Grants Available to Reduce Recidivism for Inmates with Mental Health/Substance Abuse Problems

The Department of Justice, Bureau of Justice Assistance is seeking applications for the Second Chance Act Reentry Program for Adults with Co-Occurring Substance Use and Mental Disorders. This program provides resources to state, local, and tribal governments to establish or enhance the provision of treatment to adults to facilitate successful reintegration of individuals returning from incarceration to their communities.  Applications are due March 14, 2017.

Click here for more information.

 

Training Available for Judges concerning Mental Health

One of 10 recommendations of the “Mental Health, Solitary Confinement, and Incarceration” task group to the Dane County Board of Supervisors in 2015 was to “support the development of a plan to deliver additional training and resources for judicial officials, attorneys and others involved in the court process.”

Free help is available from the Justice Center of the Council of State Governments.  A training, “Judicial Work at the Interface of Mental Health and Criminal Justice” is a four- hour live interactive training designed for judges who hear criminal cases. The program was created by judges and psychiatrists working in partnership with the American Psychiatric Association Foundation and the CSG Justice Center .

Deadline for applications is June 30,2017.  Click here for more information.

Repealing ACA Would Help the Rich and Hurt the Poor

Sometimes a headline captures the full meaning of a story.  That is the case with two reports published by the Center on Budget and Policy Priorities.

Here they are.  Click on the links if you need details.

Eliminating Two ACA Medicare Taxes Means Very Large Tax Cuts for Higher Earners and the Wealthy and ACA Repeal Would Lavish Medicare Tax Cuts on 400 Highest-Income Households.

Repealing ACA Would Be Catastrophic for Mental Health and Substance Abuse Treatment

Here is an excerpt from a report in USA Today that describes what would happen to people with mental health and substance abuse problems.

“In New Hampshire, which has the highest synthetic opioid death rate in the country, Democratic Sen. Jeanne Shaheen is reminding Trump about some of his campaign promises in her state.

“He pledged to take on this crisis, not immediately make matters much worse,” Shaheen said in an email Friday. “Repealing the Affordable Care Act without a replacement is highly reckless and will come at a high cost for people struggling with substance use disorders.”

Almost any route taken on Capitol Hill leads to an unraveling of addiction and mental health.coverage for these people. Even the partial ACA repeal Congress is considering would eliminate the tax credits that reduce the premiums for about 85% of those who buy insurance on the federal and state exchanges. Most of those who get tax credits pay less than $100 a month for insurance and have very low out-of-pocket costs that make it possible for them to afford coverage.”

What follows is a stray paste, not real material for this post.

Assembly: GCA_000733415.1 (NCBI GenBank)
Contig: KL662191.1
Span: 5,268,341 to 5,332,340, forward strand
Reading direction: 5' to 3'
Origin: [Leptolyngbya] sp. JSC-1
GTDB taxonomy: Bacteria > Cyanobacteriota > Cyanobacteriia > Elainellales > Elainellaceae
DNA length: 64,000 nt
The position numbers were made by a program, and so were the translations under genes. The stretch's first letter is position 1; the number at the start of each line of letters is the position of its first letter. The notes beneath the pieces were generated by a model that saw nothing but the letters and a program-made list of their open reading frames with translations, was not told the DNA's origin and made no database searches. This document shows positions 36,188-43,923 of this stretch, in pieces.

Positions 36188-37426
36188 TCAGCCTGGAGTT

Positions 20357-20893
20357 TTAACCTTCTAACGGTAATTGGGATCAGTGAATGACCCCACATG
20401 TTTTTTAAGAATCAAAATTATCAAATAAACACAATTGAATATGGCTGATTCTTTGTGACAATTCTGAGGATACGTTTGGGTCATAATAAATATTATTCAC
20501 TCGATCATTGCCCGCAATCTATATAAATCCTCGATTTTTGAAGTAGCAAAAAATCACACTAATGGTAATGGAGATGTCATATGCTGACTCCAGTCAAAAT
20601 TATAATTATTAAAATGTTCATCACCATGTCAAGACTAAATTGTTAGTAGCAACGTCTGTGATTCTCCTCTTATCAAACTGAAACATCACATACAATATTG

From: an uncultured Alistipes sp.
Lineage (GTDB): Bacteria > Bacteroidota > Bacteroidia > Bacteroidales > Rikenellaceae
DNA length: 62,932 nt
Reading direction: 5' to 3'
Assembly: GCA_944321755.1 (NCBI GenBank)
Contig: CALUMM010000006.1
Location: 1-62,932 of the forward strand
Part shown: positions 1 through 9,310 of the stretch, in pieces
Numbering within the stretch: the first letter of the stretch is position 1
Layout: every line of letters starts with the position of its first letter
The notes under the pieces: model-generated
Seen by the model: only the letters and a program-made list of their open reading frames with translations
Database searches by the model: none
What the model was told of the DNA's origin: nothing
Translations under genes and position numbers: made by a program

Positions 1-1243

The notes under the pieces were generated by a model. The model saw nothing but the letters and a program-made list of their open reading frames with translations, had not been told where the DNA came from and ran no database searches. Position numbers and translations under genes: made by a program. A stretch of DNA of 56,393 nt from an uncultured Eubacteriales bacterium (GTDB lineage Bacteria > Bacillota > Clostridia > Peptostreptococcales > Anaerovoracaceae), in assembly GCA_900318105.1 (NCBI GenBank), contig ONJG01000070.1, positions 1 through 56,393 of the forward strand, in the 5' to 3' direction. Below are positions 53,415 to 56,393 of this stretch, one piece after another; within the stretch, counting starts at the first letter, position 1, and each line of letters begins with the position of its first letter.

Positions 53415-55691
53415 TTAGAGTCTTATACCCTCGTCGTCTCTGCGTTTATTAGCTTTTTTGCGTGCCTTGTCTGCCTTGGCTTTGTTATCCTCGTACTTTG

Repeal would also destroy the progress under ACA for people with mental illness and substance abuse problems in jails and prison.  Here is an excerpt about Chicago.

” The Cook County jail here is often referred to as the largest mental health facility in the country. Up to 30% of the 9,000 or more inmates in the jail have a diagnosed mental illness, according to jail data. “The ACA has been a game changer for those who are in and out of Cook County Jail,” says Mark Ishaug, CEO of Thresholds, a community-based mental health and addiction services provider in Chicago. He says poor people of color, especially single men, were finally able to keep health coverage once they left the jail. It costs less than $20,000 a year for Threshold’s highest level of community-based mental healthcare with a housing voucher, compared to nearly $70,000 a year to keep the patients in jail. About a third of Threshold’s 15,000 clients became eligible for coverage through the ACA.”

Read the full story here.

Stepping Up Initiative is Catching On

The American Psychiatric Foundation, National Association of Counties, and Council of State Governments Justice Center joined forces in 2015 to reduce the number of people with mental illness in jails and prisons.  Organizers aim to turn the Stepping up Initiative into a “long-term national movement, not a moment in time.”

They are on the way to fulfilling that promise.  More than 300 counties, including 7 in Wisconsin, have joined the initiative.  The Stepping Up website is filled with positive stories in publications from Scientific American and the New York Times to the Spartanburg Herald-Journal and the Bangor Daily News.

Dane County was one of 50 applicants selected to attend a two-day summit in Washington DC last April. Speakers from county boards, government agencies and programs throughout the country provided step-by-step guidance about how to build a coalition, collect data, develop a plan, and sell it to the community.  Federal and foundation representatives told of funding opportunities.  The sessions are available on the website.

Stepping Up has announced monthly webinars and technical assistance network calls in the coming year.  First up is a webinar on February 2, “Six Questions County Leaders Need to Ask.”   Click here for more information about technical assistance.